After a year-long search process, thirty-plus candidates, and countless Zoom meetings, Commonwealth welcomed Jennifer Borman ’81 as its sixth Head of School for the 2021–2022 academic year. Keep reading to acquaint yourself—or reacquaint, as the case may be—with our first alumna leader...
Jennifer Borman remembers the thrill of being in a Commonwealth classroom, ideas and debate whizzing through the air at a dizzying clip. “Those are my most vivid and most cherished memories,” she says. “Just the exhilaration of learning.”
Forty years later, Borman returned to Commonwealth ready to welcome new generations of students to those same lively classrooms.
This isn’t the first time Borman has circled back in her career.
Her first job after graduating from Brown University in 1985 was teaching English at School One, an independent high school in Providence, Rhode Island. Several years and graduate studies later, Borman opted to return to Brown to work at The Education Alliance, where she evaluated educational innovations focused on adolescent literacy, teacher development, technology, and school improvement. She then brought those lessons back to School One as Head of School in 2007.
Fourteen years into that tenure, Borman was just starting to think about the next phase of her career when she saw the Head of School opening at Commonwealth, announced in January 2020. “When I saw the Commonwealth opportunity, I jumped,” Borman says. “I think Commonwealth is a one-of-a-kind school and my personal paradigm of an excellent high school.”
Her appointment followed an intensive ten-month-long search led by a Board of Trustees–appointed Search Committee working in concert with a Faculty and Staff Advisory Committee and consultants from executive search firm RG175. A competitive applicant pool yielded three finalists, including Borman, who met with community stakeholders via a veritable gauntlet of nineteen Zoom interviews and forums over the course of three days. Borman was unanimously voted into the position by the Commonwealth Board of Trustees in early October 2020.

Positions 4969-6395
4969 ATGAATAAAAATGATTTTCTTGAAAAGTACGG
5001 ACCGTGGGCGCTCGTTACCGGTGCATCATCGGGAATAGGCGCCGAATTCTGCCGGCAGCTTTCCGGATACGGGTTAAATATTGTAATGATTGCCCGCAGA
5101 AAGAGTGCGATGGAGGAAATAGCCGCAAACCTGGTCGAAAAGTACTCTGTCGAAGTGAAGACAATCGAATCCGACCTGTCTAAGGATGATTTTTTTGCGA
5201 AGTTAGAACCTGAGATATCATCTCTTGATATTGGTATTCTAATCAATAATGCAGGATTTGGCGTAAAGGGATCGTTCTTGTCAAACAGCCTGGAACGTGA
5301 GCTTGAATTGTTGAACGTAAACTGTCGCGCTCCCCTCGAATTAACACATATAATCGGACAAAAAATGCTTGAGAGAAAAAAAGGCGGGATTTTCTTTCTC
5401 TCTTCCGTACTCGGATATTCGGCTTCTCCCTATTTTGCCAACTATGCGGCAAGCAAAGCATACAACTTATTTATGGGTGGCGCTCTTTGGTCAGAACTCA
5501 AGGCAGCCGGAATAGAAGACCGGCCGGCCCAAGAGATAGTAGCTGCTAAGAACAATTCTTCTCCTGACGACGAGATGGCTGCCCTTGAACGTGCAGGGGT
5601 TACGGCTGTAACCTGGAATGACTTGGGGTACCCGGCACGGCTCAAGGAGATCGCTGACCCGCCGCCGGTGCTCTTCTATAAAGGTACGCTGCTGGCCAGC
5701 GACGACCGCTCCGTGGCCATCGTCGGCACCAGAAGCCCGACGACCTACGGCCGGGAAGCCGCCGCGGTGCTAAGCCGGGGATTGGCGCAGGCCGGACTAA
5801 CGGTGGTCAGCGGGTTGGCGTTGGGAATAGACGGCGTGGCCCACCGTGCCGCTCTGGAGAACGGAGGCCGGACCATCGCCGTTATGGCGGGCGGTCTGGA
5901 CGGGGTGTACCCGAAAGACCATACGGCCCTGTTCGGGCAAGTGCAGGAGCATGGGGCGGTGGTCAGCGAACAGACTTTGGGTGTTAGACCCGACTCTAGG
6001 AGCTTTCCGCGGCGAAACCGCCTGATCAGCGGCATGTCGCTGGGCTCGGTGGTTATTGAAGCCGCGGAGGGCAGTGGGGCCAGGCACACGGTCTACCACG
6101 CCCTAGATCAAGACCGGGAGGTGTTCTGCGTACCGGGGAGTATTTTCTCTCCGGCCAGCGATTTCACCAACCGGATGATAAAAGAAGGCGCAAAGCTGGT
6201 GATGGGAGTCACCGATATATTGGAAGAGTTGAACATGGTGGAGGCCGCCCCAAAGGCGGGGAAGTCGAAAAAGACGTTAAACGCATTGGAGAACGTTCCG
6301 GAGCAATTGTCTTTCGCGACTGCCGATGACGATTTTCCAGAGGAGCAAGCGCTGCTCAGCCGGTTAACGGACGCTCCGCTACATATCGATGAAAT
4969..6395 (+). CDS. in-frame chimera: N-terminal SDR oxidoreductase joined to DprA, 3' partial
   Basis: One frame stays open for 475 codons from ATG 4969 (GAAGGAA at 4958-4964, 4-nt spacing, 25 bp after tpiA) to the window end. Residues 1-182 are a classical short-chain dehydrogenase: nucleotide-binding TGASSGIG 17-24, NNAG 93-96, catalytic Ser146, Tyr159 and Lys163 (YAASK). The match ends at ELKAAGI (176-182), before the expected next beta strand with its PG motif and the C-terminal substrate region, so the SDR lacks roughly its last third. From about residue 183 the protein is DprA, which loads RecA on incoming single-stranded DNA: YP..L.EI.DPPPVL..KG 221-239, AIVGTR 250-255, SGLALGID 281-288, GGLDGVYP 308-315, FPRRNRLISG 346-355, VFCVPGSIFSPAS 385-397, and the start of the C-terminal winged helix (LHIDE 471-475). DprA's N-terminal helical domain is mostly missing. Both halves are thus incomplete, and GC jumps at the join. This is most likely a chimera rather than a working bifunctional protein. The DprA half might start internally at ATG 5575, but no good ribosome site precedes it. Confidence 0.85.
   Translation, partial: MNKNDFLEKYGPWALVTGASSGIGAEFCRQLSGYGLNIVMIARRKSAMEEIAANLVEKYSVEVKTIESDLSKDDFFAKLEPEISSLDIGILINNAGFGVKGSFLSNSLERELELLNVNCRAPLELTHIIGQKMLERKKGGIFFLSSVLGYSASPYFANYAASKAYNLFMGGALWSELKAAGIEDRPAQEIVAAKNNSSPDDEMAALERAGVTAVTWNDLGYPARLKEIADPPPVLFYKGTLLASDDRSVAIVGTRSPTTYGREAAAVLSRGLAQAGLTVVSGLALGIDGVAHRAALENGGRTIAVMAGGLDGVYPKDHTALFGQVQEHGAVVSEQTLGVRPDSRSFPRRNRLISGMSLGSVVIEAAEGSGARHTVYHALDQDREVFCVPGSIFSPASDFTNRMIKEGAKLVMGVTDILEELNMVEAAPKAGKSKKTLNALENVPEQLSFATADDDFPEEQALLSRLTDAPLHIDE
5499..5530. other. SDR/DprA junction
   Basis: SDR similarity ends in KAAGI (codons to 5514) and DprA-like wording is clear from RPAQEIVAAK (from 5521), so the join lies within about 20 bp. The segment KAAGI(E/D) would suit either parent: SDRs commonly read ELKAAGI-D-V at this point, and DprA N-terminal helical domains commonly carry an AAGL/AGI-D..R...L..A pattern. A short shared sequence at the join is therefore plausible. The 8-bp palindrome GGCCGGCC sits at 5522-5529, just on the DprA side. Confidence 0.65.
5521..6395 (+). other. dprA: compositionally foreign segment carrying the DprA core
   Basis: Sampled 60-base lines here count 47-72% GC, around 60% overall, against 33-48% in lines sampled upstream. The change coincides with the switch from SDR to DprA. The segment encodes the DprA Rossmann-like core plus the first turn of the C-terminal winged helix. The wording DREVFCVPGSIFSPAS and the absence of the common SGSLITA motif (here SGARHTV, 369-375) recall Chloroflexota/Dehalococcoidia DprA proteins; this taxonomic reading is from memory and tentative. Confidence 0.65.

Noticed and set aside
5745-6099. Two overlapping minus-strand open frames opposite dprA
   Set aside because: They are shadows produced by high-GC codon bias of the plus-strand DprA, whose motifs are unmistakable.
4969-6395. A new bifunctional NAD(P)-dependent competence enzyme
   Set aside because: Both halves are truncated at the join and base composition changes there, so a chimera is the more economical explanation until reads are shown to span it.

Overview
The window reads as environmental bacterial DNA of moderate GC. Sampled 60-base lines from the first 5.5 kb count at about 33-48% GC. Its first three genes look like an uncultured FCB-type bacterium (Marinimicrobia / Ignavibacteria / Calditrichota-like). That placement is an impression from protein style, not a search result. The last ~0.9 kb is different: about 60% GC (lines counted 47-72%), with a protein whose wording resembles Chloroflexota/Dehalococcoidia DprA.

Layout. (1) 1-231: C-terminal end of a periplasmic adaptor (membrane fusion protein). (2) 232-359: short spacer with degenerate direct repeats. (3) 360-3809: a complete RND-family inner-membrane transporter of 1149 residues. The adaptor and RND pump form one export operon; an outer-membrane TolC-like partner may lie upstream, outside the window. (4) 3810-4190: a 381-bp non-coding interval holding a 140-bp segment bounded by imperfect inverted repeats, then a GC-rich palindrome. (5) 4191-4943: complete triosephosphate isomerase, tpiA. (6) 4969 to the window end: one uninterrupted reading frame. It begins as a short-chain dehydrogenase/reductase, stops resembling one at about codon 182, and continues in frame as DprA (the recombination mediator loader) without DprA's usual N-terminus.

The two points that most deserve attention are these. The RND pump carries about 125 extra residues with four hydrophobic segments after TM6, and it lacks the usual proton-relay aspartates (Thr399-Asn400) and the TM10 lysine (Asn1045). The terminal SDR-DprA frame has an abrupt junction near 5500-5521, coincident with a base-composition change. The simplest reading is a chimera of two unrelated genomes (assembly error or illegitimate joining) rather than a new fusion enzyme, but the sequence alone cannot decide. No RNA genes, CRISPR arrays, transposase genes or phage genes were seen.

Rediscovering Commonwealth’s “Ecology”
As the school’s first alumni/ae leader, Borman looks forward to “learning the Commonwealth of today,” she says, seeing what's different, what's the same, and “hearing stories about why those decisions have come to be.”
While she may bring a unique familiarity to the headship, Borman’s top priority, at least in her first year as Head, is to connect with people—students, faculty, staff, parents, alums—and relearn the school, inside and out.
“I feel like schools are an ecology, and you need to understand all the relationships and interdependencies,” Borman says. “You can't really make any kind of changes or adaptations until you understand holistically how the school works, where its greatest strengths lie. That's going to take a little while and going to be fun.”
Prominent in that relearning has been immersing herself in the DEI work already underway at Commonwealth. It was clear to Borman, throughout the interview process, that the community was deeply committed to working on diversity issues. “I could feel it from students, from teachers, from staff, from the Board, from alumni/ae,” she says. “DEI work is never done, and I don't feel that I have all the answers by any means, but I think the work goes nowhere without leadership. On the other hand, it goes nowhere without collective engagement. So it really is both top down and bottom up.”
Motivated to Lead
Borman demurs when asked about her leadership style—the answers tend to devolve into stereotypes, she says. Still, she is quick to affirm her commitment to balancing the human needs of managing an organization with the pragmatic.
“I feel like we all need to be accountable to the promises we make,” she says. “So whether it's a work commitment to each other or a promise we make to students or families, we need to gain trust by following through.”
Feminist ideas of leadership resonate with her, Borman says. Broadly speaking, those involve valuing relationships, collaboration, and “allowing people to bring their personhood into their work lives.” As a leader, she tries to meet people where they are rather than put them in rigid hierarchies, to let talent flourish and fuel further innovation.
“I love working with smart, committed people,” Borman says. “It pushes my own thinking and gives me a broader repertoire of ideas to draw from when I'm around people like the ones who work and volunteer at Commonwealth.”
Borman knows, better than most, just how powerful Commonwealth’s uniquely inspiring environment can be. She is still struck by the cognitive leaps adolescents can make—if the conditions are right. Helping cultivate those conditions has become her life’s work.
“I am motivated by the experience of seeing children grow into their capacities as writers, as computer programmers, as historians, as linguists,” she says. “I love seeing them gain skill and confidence as they move from 9th to 10th to 11th grade and grow into a sense of themselves.”
Stepping into the role after her predecessor Bill Wharton’s storied twenty-one-year tenure, Borman appreciates that she inherited a school with an exemplary faculty, an engaged student body, a supportive parent body and Board, and a strong financial position based on years of strategic decision making. And she knows she has big shoes to fill.
“I will not change everything you love most!” she says with a laugh. “And I am excited beyond words.”